The policies of the Democratic Party lost them the election — and it’s too late for tears

The shaken and stirred — sorry, movers and shakers — of the Progressive Left, including “George Soros and other rich liberals who spent tens of millions of dollars trying to elect Hillary Clinton,” are convening “in Washington for a three-day, closed door meeting to retool the big-money left to fight back against Donald Trump.”

The conference, which kicked off Sunday night at Washington’s pricey Mandarin Oriental hotel, is sponsored by the influential Democracy Alliance donor club, and will include appearances by leaders of most leading unions and liberal groups, as well as darlings of the left such as House Democratic leader Nancy Pelosi, Sen. Elizabeth Warren and Congressional Progressive Caucus co-chairman Keith Ellison, according to an agenda and other documents obtained by POLITICO.

The meeting is the first major gathering of the institutional left since Trump’s shocking victory over Hillary Clinton in last week’s presidential election, and, if the agenda is any indication, liberals plan full-on trench warfare against Trump from Day One. Some sessions deal with gearing up for 2017 and 2018 elections, while others focus on thwarting President-elect Trump’s 100-day plan, which the agenda calls “a terrifying assault on President Obama’s achievements — and our progressive vision for an equitable and just nation.”

Yet the meeting also comes as many liberals are reassessing their approach to politics — and the role of the Democracy Alliance, or DA, as the club is known in Democratic finance circles. The DA, its donors and beneficiary groups over the last decade have had a major hand in shaping the institutions of the left, including by orienting some of its key organizations around Clinton, and by basing their strategy around the idea that minorities and women constituted a so-called “rising American electorate” that could tip elections to Democrats.

That didn’t happen in the presidential election, where Trump won largely on the strength of his support from working-class whites. Additionally, exit polls suggested that issues like fighting climate change and the role of money in politics — which the DA’s beneficiary groups have used to try to turn out voters — didn’t resonate as much with the voters who carried Trump to victory.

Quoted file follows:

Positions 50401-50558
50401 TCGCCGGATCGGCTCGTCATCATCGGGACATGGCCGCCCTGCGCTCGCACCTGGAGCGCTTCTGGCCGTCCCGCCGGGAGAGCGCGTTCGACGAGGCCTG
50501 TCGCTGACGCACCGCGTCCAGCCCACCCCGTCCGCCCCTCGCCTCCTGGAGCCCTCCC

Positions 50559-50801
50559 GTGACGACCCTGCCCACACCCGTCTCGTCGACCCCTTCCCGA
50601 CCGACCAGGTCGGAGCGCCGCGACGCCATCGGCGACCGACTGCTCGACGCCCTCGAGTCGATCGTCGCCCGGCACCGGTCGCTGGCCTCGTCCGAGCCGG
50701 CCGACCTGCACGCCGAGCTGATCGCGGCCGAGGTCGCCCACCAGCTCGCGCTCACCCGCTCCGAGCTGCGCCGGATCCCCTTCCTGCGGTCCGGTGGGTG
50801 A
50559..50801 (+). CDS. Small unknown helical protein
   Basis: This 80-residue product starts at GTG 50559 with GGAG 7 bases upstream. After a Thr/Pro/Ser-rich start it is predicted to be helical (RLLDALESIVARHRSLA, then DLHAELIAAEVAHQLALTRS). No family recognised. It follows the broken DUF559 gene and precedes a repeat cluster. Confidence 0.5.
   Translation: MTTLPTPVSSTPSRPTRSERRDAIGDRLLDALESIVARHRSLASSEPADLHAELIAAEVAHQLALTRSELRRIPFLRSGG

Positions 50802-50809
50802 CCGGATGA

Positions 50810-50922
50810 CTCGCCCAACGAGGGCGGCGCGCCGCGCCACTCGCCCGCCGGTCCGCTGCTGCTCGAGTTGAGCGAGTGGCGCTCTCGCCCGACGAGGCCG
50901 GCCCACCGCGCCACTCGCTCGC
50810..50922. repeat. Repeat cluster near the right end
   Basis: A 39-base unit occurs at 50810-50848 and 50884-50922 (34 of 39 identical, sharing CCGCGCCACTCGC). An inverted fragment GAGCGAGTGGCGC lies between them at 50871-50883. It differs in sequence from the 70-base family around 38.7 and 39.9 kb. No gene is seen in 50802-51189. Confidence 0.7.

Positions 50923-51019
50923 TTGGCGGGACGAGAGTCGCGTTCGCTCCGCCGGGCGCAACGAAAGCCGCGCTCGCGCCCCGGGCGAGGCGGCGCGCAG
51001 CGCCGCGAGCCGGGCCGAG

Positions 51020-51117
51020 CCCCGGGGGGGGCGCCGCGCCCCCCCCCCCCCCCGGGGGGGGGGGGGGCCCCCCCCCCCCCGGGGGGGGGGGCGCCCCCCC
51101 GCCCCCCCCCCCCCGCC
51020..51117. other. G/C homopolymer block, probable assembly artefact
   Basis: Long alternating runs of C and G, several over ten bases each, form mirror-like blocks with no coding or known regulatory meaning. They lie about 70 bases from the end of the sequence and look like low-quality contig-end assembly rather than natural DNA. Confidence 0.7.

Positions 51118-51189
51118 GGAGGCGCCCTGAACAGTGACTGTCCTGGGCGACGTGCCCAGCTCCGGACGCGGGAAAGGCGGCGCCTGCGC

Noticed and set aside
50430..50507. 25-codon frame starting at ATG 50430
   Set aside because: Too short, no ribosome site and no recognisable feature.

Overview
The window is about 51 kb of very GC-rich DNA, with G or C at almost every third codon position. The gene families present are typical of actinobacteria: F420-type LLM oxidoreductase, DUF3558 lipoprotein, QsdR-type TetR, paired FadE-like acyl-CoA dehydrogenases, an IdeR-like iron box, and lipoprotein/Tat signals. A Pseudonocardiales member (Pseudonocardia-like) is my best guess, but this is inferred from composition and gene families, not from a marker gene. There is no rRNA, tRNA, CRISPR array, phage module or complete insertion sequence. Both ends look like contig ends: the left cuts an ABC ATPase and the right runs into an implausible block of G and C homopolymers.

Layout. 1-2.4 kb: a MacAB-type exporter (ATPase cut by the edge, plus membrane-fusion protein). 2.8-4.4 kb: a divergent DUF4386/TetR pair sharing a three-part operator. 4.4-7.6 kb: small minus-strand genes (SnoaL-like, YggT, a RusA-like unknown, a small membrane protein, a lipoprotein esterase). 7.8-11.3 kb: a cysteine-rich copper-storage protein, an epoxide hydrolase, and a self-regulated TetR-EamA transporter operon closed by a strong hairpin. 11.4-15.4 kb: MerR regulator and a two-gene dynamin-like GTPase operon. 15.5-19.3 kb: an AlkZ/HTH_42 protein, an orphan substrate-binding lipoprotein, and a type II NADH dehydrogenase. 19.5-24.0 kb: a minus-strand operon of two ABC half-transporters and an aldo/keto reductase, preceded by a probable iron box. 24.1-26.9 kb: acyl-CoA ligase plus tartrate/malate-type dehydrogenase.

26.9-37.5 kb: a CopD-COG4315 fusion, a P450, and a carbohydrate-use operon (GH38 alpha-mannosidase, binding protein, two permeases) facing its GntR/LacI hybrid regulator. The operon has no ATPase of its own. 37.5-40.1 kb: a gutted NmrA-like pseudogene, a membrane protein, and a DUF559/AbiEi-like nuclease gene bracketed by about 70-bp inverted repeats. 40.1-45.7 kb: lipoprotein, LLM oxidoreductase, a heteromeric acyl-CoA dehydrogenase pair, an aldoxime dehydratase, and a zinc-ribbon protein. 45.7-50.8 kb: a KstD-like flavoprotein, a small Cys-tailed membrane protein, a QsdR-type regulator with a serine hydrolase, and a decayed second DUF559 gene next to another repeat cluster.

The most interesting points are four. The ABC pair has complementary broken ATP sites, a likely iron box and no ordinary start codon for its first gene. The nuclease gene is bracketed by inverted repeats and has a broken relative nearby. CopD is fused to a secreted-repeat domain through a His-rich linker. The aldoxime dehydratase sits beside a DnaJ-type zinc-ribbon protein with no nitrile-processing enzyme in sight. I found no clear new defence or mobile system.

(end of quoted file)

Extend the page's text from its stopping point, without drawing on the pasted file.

“The DA itself should be called into question,” said one Democratic strategist who has been active in the group and is attending the meeting. “You can make a very good case it’s nothing more than a social club for a handful wealthy white donors and labor union officials to drink wine and read memos, as the Democratic Party burns down around them.”

Another liberal operative who has been active in the DA since its founding rejected the notion that the group — or the left, more generally — needed to completely retool its approach to politics.

“We should not learn the wrong lesson from this election,” said the operative, pointing out that Clinton is on track to win the popular vote and that Trump got fewer votes than the last GOP presidential nominee, Mitt Romney. “We need our people to vote in greater numbers. For that to happen, we need candidates who inspire them to go to the polls on Election Day.”

But Gara LaMarche, the president of the DA, on Sunday evening told donors gathered at the Mandarin for a welcome dinner that some reassessment was in order. According to prepared remarks he provided to POLITICO, he said, “You don’t lose an election you were supposed to win, with so much at stake, without making some big mistakes, in assumptions, strategy and tactics.”

LaMarche just doesn’t get it. Or doesn’t want to get it. The simple fact is that, more than anything, it was the policies of the Democratic Party that lost them the election — and it’s too late for tears.